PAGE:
Remember when I discovered a wonderful poetry book, though disintegrating, and shared a poem by Celia Thaxter, the poet found because I googled the lines via a nudge from Heidi Mordhorst. From it to again sharing more from research and another poem by her to honor Paul B. Janeczko. I have since read An Island Garden; some write that it's Thaxter's most famous work. Well, many of you may not have remembered, but Tabatha Yeatts did and used lines of poetry by Celia Thaxter to write a poem for me. She has seen me share about our family beach trips every summer and sent this poem hug celebrating that for me. I am so grateful to see that Tabatha and Celia have collaborated so wonderfully! 

Monday, August 5, 2019

Monday - Books Shared

Visit Kellee and Ricki at UnleashingReaders and Jen at Teach Mentor Texts to see what they've been reading, along with everyone else who post their favorites. 


And Cathy Mere & Mandy Robek remind here that it's nearly time for #PB10for10! Are you getting ready?

Sixth-grader Obe Devlin has a lot of troubles. His beloved family farm has been gone for a while, most of it lost by a great-grandfather who "drank dirt" (you need to read it) and a small, beloved patch with a creek saved by a spunky great-grandmother. That 'patch' is where Obe lives and where, collecting trash that floats down into the creek, he discovers a wonder of a friend, one he is in need of, but this friend is nothing he's ever seen before, a combination of pig, dog, perhaps a peccary. Obe just isn't sure! We do discover other troubles, like his loss of his earlier best friend, gone to be with the crowd now living in the suburban homes built on the Devlin land. Obe tells this story, his problems, and his loves, like having still another friend from the bus named Annie, always with smiles and tissues for his constant nosebleeds. No worries, yes, there are worries. And A.S. King also lets Obe tell what's happening on this land 100 years ago, a perfect connection, but heartbreaking, too. The thread that binds is the environment. To Obe's science teacher, April is Earth Month, not just for one day, and it is she who tells about the need for everyone to do something to save the earth. Obe's love for nature, then for this new creature and his steadfast beliefs that make him stay lonely, showing his commitment to doing the right thing. You will love this character created by A.S. King. She writes that it took her a long time to write about losing a beloved cornfield, "something beautiful and magical replaced with something more convenient". I am so glad that she did.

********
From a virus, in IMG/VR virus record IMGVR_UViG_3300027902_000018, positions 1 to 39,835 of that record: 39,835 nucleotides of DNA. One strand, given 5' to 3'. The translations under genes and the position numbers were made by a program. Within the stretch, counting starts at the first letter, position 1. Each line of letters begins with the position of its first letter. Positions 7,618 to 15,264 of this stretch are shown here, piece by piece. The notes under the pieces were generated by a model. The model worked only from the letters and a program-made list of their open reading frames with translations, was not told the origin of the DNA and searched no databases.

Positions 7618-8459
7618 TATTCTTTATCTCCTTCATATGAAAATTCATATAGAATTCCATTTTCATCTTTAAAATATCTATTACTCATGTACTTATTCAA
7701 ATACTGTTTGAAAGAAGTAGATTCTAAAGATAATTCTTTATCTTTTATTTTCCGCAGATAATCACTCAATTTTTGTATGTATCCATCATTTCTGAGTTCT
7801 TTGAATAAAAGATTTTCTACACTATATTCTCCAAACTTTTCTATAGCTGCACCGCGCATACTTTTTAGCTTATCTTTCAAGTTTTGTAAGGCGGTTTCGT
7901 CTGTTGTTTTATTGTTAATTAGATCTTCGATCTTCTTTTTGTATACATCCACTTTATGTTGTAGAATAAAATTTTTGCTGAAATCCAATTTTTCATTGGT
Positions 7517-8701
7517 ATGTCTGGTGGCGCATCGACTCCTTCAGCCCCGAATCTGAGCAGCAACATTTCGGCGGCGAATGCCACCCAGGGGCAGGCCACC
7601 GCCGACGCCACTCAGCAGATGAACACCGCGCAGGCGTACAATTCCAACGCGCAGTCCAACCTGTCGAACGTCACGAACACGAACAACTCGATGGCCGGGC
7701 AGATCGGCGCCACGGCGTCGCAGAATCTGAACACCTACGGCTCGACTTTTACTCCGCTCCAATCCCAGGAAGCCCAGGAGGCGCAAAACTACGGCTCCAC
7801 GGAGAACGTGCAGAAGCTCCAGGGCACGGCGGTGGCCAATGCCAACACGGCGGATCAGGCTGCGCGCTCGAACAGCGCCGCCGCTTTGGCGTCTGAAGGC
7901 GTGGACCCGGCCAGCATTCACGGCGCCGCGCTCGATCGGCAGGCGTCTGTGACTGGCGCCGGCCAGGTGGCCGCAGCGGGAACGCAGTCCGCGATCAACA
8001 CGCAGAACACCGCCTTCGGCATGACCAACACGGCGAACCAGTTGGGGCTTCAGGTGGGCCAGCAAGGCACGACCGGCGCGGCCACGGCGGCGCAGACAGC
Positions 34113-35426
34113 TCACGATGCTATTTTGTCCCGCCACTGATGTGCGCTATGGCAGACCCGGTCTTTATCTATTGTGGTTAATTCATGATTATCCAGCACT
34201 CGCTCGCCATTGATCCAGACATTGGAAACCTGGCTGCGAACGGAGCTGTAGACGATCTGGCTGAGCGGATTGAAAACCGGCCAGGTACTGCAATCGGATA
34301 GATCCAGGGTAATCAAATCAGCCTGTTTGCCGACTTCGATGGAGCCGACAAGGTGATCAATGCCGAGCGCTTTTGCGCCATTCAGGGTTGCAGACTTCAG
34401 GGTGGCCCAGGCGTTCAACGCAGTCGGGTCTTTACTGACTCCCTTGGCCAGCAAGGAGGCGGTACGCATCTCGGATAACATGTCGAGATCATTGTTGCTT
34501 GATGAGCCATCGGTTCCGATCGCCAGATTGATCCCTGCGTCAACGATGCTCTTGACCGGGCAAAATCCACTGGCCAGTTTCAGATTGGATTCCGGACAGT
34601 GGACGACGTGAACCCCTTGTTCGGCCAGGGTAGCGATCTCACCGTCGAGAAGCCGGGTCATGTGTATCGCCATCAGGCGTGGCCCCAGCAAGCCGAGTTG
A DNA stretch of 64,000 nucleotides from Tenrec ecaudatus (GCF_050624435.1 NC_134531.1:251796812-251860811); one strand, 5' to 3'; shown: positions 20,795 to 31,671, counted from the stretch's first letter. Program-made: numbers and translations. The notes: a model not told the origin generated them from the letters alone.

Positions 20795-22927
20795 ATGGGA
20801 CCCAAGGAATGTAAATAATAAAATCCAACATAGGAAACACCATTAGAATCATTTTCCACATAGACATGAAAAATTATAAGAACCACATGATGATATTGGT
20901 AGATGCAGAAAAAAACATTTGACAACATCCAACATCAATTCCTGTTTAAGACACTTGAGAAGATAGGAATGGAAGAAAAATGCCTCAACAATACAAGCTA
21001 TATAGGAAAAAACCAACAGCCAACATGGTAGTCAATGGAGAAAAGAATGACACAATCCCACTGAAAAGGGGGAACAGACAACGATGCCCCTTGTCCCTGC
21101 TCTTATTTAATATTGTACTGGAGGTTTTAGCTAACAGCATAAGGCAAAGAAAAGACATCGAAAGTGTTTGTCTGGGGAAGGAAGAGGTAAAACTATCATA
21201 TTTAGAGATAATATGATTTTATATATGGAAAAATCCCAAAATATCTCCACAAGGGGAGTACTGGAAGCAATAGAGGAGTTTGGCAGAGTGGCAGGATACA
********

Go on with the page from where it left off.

This is from my #MustReadin2019 list. Why did I wait so long?

        It's not the greatest dystopian book I've ever read, but it goes quickly and I imagine middle grade/early teens would love it. I'd love to see more character development, but perhaps that will happen in the next books. I am intrigued to think of what would happen if everything went dark, all electricity, all technology, and so on. It's like a sci-fi beach read, good for summer and I will read the next ones!

Thursday, August 1, 2019

Poetry Friday - Swapping Surprises

                This week, Poetry Friday is hosted by Heidi Mordhorst at her blog, My Juicy Little Universe. She's sharing a new poetry form, a 'definito', some examples she wrote and a few others, too. Be sure to check the post out, to discover what you can write next!

         On Wednesday, I shared Laura Purdie Salas' new poetry book, Snack, Snooze, Skedaddle. If you don't know it, take a look, then go find a copy next month! It's a must-have for autumn.
                 Summer swapping, all thanks to Tabatha Yeatts, fills my mailbox with more than ads, more than catalogs, more than things that often land in my recycle bin. Delightful surprises arrive in a "package", rarely found in that box. This time I want to thank Carol Varsalona for the goodies sent from eastern New York to Colorado.

Carol sent things for –

             savoring the thoughtful collection, created from my own Captiva Island photos, packaged in a beautiful envelope. . .

          writing, while loving the driftwood and shell from Carol's own ocean jaunts. . .